At the moment, it feels like there isn’t a week that goes by without a press article about transparency in media. For many years, questions have been raised by advertisers and the industry press around the distribution of media budgets in the programmatic supply chain, and even as recent as last year, the ANA survey reported that trust and transparency remained a key issue for many advertisers. However, despite the pressure and perhaps due to the complexity of the process and the number (and in some cases, relative importance) of players involved, the issue usually didn’t progress beyond a “tick-box” question asking exercise, without any deep levels of scrutiny.
Recently ISBA and PWC released their Programmatic Supply Chain Transparency report, focusing on the programmatic display supply chain, a report that was 2-years in the making due to the complexity of the process. Much has been written in the industry press about the report, and one of the key outcomes of the study was that it brought visibility to the distribution of the media budget through fees to different suppliers in the chain, including the average percentages paid to demand and supply side technology partners.
Subsequently, Google have published two blog posts regarding the fees they charge to advertisers via their DSP DV360, and the fees they take from publishers via their publisher ad platform Google Ad Manager. This is the first time that Google has publicly shared their fee structures, and brings a level of transparency that has been missing up to now from one of the largest players in the industry.
Transparency is, and always has been, VIOOH’s primary focus, and is written into our company core values. Viewability is an area that programmatic display has struggled with, typically aiming for an industry standard of 70%, which still allows for up to 30% that is potentially unaccounted for. In programmatic Out-of-Home (OOH), the very nature of OOH means that placements are fully transparent and accountable down to specific frame locations, and there is little chance of audience fraud.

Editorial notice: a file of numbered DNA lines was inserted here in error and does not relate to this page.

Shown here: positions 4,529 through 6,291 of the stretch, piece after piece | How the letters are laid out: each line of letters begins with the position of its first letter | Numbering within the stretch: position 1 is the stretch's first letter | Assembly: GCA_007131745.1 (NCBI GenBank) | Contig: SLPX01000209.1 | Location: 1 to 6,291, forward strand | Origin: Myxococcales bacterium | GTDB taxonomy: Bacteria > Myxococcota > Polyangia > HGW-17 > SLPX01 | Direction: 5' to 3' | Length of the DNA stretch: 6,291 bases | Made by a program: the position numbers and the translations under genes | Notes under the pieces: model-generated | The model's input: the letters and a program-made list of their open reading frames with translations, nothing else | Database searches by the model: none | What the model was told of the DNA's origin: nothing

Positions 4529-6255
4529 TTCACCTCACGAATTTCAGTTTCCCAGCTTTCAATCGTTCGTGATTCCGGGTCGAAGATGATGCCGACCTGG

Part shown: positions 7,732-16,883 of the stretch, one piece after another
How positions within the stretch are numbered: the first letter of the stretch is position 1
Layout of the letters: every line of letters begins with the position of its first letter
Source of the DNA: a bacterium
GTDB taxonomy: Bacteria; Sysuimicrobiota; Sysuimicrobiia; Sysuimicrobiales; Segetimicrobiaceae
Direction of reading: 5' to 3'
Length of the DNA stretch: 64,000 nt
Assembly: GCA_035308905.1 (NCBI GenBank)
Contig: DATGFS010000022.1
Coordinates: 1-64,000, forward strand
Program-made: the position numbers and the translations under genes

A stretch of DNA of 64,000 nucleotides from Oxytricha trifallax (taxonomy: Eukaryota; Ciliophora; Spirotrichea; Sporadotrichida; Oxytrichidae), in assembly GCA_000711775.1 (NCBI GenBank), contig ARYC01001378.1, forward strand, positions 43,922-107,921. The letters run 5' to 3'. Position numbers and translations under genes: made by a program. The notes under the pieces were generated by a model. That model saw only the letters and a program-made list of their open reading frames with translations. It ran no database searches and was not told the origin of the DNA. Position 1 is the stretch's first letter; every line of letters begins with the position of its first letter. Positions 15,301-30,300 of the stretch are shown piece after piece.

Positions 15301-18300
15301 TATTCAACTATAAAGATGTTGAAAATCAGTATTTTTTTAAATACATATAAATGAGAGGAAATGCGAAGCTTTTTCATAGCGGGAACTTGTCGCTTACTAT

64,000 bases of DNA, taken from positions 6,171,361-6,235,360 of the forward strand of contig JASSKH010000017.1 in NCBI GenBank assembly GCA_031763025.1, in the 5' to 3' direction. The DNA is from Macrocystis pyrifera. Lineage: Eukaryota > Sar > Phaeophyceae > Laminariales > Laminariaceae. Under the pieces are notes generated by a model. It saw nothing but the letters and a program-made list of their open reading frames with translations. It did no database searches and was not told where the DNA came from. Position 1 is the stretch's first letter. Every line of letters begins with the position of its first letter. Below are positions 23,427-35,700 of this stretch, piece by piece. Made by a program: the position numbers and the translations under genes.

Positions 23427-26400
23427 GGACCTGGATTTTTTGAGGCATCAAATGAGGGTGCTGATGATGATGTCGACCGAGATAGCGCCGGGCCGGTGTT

When it comes to trading, whilst “double-dipping” (where one entity is taking fees from both the buy-side and the sell-side) is practiced by several of the programmatic tech players in both the wider digital ecosystem as well as some in the OOH space, VIOOH sits firmly on the sell side and only takes a revenue share from the media owner’s overall programmatic revenue generated on our platform. Our belief is that you cannot “serve two masters” without there being a conflict of interest. As such, we do not charge any commission fees to the buy-side, meaning that 100% of the advertising budget that VIOOH sees goes towards buying media.
The positive outcomes from both the ISBA report and the Google blogs are that they give a good indication of the direction in which the digital media industry is moving, one where transparency is at the core of the supply chain. Focusing on “transparency by design” will enable advertisers to easily audit across the supply chain if they want to, and will be one way to continue to give confidence to advertisers investing in programmatic OOH. Whilst still relatively young, programmatic OOH now has the opportunity to learn from the mistakes made in the wider programmatic industry, by being transparent around who is charged what, and for which service. Aligning with only one side and not double-dipping is, we believe, the best way to inspire trust and confidence in this emerging channel, and to grow the market overall.